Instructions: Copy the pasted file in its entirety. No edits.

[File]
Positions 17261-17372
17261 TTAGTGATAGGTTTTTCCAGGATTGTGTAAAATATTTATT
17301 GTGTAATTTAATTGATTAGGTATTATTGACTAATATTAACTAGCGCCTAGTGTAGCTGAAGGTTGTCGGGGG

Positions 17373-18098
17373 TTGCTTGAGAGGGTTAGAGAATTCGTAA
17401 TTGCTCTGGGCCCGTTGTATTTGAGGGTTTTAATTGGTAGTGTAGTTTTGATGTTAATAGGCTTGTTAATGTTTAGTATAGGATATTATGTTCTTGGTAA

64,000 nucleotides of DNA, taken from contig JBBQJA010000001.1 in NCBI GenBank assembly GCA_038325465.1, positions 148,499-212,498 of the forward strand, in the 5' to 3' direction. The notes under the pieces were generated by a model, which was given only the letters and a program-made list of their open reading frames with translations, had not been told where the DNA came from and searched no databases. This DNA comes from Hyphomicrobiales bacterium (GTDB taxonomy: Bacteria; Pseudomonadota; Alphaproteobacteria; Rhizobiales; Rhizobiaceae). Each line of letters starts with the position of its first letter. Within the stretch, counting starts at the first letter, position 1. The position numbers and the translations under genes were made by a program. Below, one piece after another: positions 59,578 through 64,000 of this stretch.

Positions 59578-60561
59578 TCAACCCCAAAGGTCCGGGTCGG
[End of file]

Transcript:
Positions 17261-17372
17261 TTAGTGATAGGTTTTTCCAGGATTGTGTAAAATATTTATT
17301 GTGTAATTTAATTGATTAGGTATTATTGACTAATATTAACTAGCGCCTAGTGTAGCTGAAGGTTGTCGGGGG

Positions 17373-18098
17373 TTGCTTGAGAGGGTTAGAGAATTCGTAA
17401 TTGCTCTGGGCCCGTTGTATTTGAGGGTTTTAATTGGTAGTGTAGTTTTGATGTTAATAGGCTTGTTAATGTTTAGTATAGGATATTATGTTCTTGGTAA

64,000 nucleotides of DNA, taken from contig JBBQJA010000001.1 in NCBI GenBank assembly GCA_038325465.1, positions 148,499-212,498 of the forward strand, in the 5' to 3' direction. The notes under the pieces were generated by a model, which was given only the letters and a program-made list of their open reading frames with translations, had not been told where the DNA came from and searched no databases. This DNA comes from Hyphomicrobiales bacterium (GTDB taxonomy: Bacteria; Pseudomonadota; Alphaproteobacteria; Rhizobiales; Rhizobiaceae). Each line of letters starts with the position of its first letter. Within the stretch, counting starts at the first letter, position 1. The position numbers and the translations under genes were made by a program. Below, one piece after another: positions 59,578 through 64,000 of this stretch.

Positions 59578-60561
59578 TCAACCCCAAAGGTCCGGGTCGG